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   Author  Topic: RE: virus: The dollar vulnerability  (Read 961 times)
Blunderov
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"We think in generalities, we live in details"

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RE: virus: The dollar vulnerability
« on: 2006-01-10 02:04:35 »
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[Blunderov] It's beginning.

http://www.huffingtonpost.com/2006/01/09/china-to-give-up-on-dolla_n_13535.h
tml

Feed: The Huffington Post | Raw Feed
Title: China To Give Up On Dollar, Invest In Yen, Euro... 

China has resolved to shift some of its foreign exchange reserves -- now in
excess of $800 billion -- away from the U.S. dollar and into other world
currencies in a move likely to push down the value of the greenback, a
high-level state economist who advises the nation's economic policymakers
said in an interview Monday.

As China's manufacturing industries flood the world with cheap goods, the
Chinese central bank has invested roughly three-fourths of its growing
foreign currency reserves in U.S. Treasury bills and other
dollar-denominated assets. The new policy reflects China's fears that too
much of its savings is tied up in the dollar, a currency widely expected to
drop in value as the U.S. trade and fiscal deficits climb.




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MoEnzyme
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infidel lab animal

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RE: virus: The dollar vulnerability
« Reply #1 on: 2006-01-10 04:35:21 »
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Or perhaps rather its been a long time coming, certainly since 2001 anyway.

-----Original Message-----
>From: Blunderov <squooker@mweb.co.za>
>Sent: Jan 10, 2006 1:04 AM
>To: virus@lucifer.com
>Subject: RE: virus: The dollar vulnerability
>
>[Blunderov] It's beginning.
>
>http://www.huffingtonpost.com/2006/01/09/china-to-give-up-on-dolla_n_13535.h
>tml
>
>Feed: The Huffington Post | Raw Feed
> Title: China To Give Up On Dollar, Invest In Yen, Euro... 
>
>China has resolved to shift some of its foreign exchange reserves -- now in
>excess of $800 billion -- away from the U.S. dollar and into other world
>currencies in a move likely to push down the value of the greenback, a
>high-level state economist who advises the nation's economic policymakers
>said in an interview Monday.
>
>As China's manufacturing industries flood the world with cheap goods, the
>Chinese central bank has invested roughly three-fourths of its growing
>foreign currency reserves in U.S. Treasury bills and other
>dollar-denominated assets. The new policy reflects China's fears that too
>much of its savings is tied up in the dollar, a currency widely expected to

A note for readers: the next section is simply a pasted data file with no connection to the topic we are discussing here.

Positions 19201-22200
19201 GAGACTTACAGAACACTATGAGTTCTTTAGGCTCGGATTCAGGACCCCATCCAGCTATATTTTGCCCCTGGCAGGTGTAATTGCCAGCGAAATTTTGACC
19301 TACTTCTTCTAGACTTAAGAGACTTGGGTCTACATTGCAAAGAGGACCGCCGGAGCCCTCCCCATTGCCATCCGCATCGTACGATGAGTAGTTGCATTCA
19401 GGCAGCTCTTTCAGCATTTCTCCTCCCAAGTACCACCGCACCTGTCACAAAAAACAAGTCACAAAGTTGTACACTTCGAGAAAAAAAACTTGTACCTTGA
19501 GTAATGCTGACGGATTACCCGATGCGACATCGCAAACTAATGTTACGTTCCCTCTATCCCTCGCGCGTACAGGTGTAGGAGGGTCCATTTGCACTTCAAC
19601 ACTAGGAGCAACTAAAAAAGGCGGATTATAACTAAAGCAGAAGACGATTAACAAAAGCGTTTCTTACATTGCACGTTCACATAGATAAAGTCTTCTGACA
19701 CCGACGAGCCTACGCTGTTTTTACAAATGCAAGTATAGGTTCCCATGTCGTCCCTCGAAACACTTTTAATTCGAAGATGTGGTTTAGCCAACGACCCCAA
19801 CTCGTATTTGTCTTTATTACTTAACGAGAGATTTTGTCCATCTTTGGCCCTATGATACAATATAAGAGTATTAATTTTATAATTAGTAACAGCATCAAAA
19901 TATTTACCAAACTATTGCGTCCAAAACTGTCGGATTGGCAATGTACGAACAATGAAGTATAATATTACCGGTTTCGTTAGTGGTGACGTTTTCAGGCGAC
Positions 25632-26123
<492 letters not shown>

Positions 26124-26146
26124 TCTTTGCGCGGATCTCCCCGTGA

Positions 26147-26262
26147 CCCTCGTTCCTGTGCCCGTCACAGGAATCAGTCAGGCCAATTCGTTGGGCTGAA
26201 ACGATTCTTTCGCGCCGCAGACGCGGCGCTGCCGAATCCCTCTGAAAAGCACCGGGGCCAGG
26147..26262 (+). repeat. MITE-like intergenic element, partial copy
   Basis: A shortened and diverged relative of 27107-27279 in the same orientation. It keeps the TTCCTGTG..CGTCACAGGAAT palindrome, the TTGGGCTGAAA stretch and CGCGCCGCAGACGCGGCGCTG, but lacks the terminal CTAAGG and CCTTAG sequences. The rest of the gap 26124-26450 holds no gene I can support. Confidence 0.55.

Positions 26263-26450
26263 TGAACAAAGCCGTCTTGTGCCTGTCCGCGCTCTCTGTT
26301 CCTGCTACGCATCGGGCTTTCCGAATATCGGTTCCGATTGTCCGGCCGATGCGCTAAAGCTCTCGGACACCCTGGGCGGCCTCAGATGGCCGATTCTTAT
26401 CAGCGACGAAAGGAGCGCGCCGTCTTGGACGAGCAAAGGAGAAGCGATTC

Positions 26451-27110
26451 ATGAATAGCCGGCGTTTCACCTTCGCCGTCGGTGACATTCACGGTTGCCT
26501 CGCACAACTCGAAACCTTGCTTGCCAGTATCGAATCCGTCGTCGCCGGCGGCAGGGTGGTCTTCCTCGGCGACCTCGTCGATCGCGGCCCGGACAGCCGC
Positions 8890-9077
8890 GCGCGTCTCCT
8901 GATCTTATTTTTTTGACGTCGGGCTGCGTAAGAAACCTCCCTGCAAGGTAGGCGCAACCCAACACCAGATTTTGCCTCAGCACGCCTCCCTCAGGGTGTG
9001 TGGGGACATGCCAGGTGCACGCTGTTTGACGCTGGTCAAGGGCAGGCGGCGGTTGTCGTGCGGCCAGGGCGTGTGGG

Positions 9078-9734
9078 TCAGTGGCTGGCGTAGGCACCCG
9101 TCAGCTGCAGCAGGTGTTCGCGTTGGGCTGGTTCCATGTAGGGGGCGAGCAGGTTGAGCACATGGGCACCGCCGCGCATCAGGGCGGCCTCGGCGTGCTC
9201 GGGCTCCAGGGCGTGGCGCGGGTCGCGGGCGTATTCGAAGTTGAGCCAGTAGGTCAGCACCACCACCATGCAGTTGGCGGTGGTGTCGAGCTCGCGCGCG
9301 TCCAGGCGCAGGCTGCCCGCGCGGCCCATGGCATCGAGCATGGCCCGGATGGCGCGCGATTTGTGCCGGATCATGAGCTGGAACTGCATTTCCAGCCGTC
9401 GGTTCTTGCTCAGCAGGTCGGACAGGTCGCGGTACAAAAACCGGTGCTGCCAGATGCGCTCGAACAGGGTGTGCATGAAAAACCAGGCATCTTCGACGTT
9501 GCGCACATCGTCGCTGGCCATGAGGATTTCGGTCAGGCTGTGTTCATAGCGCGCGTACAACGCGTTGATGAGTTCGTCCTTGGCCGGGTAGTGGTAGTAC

>drop in value as the U.S. trade and fiscal deficits climb.
>
>
>
>
>---
>To unsubscribe from the Virus list go to <http://www.lucifer.com/cgi-bin/virus-l>

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I will fight your gods for food,
Mo Enzyme


(consolidation of handles: Jake Sapiens; memelab; logicnazi; Loki; Every1Hz; and Shadow)
Blunderov
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RE: virus: The dollar vulnerability
« Reply #2 on: 2006-01-11 01:38:42 »
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[Blunderov] Gold is good. It may look a bit expensive now but later current
prices may look like a thief's bargain. Get some today is my thinking.

The link below is a real eye opener
Best Regards.

http://members.aol.com/_ht_a/tma68/griffin.htm

<snip>
THE MANDRAKE
MECHANISM
The Method by which the Federal Reserve creates money out of nothing; the
concept of usury as the payment of interest on pretended loans; the true
cause of the hidden tax called inflation; the way in which the Fed creates
boom-bust cycles.

In the 1940s, there was a comic strip character called Mandrake the
Magician. His specialty was creating things out of nothing and, when
appropriate, to make them disappear back into that same void. It is fitting,
therefore, that the process to be described in this section should be named
in his honor.

In the previous chapters, we examined the technique developed by the
political and monetary scientists to create money out of nothing for the
purpose of lending. This is not an entirely accurate description because it
implies that money is created first and then waits for someone to borrow it.
On the other hand, textbooks on banking often state that money is created
out of debt. This also is misleading because it implies that debt exists
first and then is converted into money. In truth, money is not created until
the instant it is borrowed. It is the act of borrowing which causes it to
spring into existence. And, incidentally, it is the act of paying off the
debt that causes it to vanish.1  There is no short phrase that perfectly
describes that process. So, until one is invented along the way, we shall
continue using the phrase "create money out of nothing" and occasionally add
"for the purpose of lending" where necessary to further clarify the meaning.

So, let us now...see just how far this money/debt-creation process has been
carried -- and how it works...

... Summary

The American dollar has no intrinsic value. It is a classic example of fiat
money with no limit to the quantity that can be produced. Its primary value
lies in the willingness of people to accept it and, to that end, legal
tender laws require them to do so. It is true that our money is created out
of nothing, but it is more accurate to say that it is based upon debt. In
one sense, therefore, our money is created out of less than nothing. The